The Museum of Hoaxes
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The Man-Eating Tree of Madagascar Hoax, 1874
Paul Krassner's Stereophonic Hoax, 1960
Eccentric's last prank, 66 years after his death, 1900
Prof. Wingard's Death Ray Hoax, 1876
Swiss peasants harvest spaghetti from trees, 1957
'Solar Armor' freezes man in Nevada Desert, 1874
Mule elected G.O.P. committeeman, 1938
The Great Wall of China Hoax, 1899
Did Poe say 'The best things in life make you sweaty'?
Loch Ness Monster Hoaxes
Bottle Cap Hoax
When Velvet Scott twisted off the cap of a bottle of Mountain Dew and found a message beneath it that said "Winner! $10,000 Cash," she was pretty excited. But when she contacted Pepsi, the manufacturer of Mountain Dew, to find out how to collect her prize, she was in for a disappointment. They said she hadn't won anything, because they weren't holding a contest. The bottle cap was a hoax. According to this article in the Atlanta Journal-Constitution (requires registration), this hoax goes on a lot. You can buy phony winning bottle caps to fool your friends, and there's even a website devoted to debunking this prank. But Velvet Scott, even after learning all this, still isn't convinced. She's suing Pepsi to get her money since she insists that someone at the Pepsi distributor must have put the phony cap on the bottle. If she wins anything at all, expect many more people to start demanding money after winning non-existent contests.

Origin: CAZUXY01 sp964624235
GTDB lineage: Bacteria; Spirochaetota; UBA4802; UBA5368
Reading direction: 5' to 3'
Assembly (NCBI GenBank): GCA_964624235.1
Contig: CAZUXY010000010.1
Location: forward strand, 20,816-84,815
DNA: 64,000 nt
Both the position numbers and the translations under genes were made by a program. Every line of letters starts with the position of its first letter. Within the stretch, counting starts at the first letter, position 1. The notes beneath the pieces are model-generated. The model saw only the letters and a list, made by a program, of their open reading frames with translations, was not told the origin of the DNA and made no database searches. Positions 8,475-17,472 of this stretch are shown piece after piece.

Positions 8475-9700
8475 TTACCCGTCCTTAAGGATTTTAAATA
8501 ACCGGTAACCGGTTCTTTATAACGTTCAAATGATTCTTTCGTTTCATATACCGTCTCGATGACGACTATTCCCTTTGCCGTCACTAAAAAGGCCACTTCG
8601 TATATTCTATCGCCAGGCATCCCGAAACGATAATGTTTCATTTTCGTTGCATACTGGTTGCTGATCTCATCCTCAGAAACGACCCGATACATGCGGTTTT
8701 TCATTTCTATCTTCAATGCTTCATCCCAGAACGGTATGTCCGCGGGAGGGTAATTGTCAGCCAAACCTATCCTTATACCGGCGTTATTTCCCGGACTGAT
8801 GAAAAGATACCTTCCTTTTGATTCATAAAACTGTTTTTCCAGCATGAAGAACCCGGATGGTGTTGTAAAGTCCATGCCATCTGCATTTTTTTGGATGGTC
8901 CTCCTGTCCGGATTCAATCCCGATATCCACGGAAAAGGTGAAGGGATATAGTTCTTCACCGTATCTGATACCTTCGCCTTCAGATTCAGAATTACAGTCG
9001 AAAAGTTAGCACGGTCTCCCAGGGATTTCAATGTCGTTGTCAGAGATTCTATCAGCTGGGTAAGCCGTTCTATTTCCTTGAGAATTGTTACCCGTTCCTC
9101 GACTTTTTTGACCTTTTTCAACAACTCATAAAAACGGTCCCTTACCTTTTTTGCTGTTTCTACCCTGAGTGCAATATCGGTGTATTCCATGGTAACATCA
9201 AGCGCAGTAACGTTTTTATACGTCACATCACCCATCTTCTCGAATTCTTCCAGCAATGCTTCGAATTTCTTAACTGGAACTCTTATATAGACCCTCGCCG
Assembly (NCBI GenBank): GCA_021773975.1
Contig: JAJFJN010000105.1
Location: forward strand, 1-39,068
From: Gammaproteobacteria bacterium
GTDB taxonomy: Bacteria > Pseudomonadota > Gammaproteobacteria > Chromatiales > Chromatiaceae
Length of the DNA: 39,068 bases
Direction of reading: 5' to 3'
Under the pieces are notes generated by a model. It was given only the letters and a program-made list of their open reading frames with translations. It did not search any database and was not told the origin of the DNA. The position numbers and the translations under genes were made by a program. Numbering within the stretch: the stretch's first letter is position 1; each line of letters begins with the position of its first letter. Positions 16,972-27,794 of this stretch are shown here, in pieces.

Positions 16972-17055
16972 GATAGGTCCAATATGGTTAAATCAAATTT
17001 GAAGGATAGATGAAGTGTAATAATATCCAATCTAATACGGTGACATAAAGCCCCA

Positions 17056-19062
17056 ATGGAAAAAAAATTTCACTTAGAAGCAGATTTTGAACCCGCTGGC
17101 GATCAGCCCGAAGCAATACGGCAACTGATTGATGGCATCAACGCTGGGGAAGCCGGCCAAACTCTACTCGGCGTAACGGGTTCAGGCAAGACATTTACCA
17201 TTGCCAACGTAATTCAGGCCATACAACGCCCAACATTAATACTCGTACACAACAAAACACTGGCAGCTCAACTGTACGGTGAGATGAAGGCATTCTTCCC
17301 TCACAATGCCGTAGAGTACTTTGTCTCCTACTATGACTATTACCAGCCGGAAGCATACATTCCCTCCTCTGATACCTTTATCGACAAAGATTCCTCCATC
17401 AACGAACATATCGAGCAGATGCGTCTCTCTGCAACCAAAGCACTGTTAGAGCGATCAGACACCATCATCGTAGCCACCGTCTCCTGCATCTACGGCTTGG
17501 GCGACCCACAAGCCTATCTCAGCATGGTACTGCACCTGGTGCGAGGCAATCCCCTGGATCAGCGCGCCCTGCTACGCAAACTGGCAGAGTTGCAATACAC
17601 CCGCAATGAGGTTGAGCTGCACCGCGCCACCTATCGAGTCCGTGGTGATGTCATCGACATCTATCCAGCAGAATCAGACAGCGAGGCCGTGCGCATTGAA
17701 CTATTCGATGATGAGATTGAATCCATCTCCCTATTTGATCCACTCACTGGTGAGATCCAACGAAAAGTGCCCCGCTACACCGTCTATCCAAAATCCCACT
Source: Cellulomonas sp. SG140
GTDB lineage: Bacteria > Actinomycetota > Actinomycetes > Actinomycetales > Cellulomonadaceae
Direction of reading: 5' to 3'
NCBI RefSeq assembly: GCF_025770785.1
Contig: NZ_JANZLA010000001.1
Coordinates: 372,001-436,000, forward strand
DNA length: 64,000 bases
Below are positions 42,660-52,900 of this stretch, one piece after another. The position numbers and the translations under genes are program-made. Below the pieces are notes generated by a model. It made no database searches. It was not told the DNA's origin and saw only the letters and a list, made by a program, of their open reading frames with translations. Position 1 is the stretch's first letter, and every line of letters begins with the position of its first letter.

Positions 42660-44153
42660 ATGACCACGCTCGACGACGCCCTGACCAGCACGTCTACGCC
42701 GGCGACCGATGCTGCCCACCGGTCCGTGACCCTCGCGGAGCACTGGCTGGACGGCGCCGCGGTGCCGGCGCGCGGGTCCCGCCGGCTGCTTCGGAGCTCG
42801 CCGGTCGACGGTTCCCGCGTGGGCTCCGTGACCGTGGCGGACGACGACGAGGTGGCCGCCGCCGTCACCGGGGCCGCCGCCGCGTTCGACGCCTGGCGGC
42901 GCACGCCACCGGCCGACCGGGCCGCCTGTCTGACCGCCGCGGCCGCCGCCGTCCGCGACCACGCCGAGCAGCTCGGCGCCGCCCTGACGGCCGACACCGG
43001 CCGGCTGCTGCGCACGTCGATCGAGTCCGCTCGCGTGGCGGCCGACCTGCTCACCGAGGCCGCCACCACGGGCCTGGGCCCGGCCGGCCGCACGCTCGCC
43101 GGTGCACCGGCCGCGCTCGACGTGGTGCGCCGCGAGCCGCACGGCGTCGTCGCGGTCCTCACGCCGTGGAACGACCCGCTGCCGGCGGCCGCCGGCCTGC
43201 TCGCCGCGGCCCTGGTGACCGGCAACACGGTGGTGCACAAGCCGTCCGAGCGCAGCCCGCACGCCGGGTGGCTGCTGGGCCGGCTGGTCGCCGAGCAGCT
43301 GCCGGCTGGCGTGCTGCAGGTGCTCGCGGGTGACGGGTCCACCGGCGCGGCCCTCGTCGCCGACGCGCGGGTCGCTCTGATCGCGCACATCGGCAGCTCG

Categories: Pranks
Posted by The Curator on Mon Nov 22, 2004
Comments (3)
what a whiny sore loser! what kind of name is "velvet" anyway?
Posted by John  on  Mon Nov 22, 2004  at  06:30 PM
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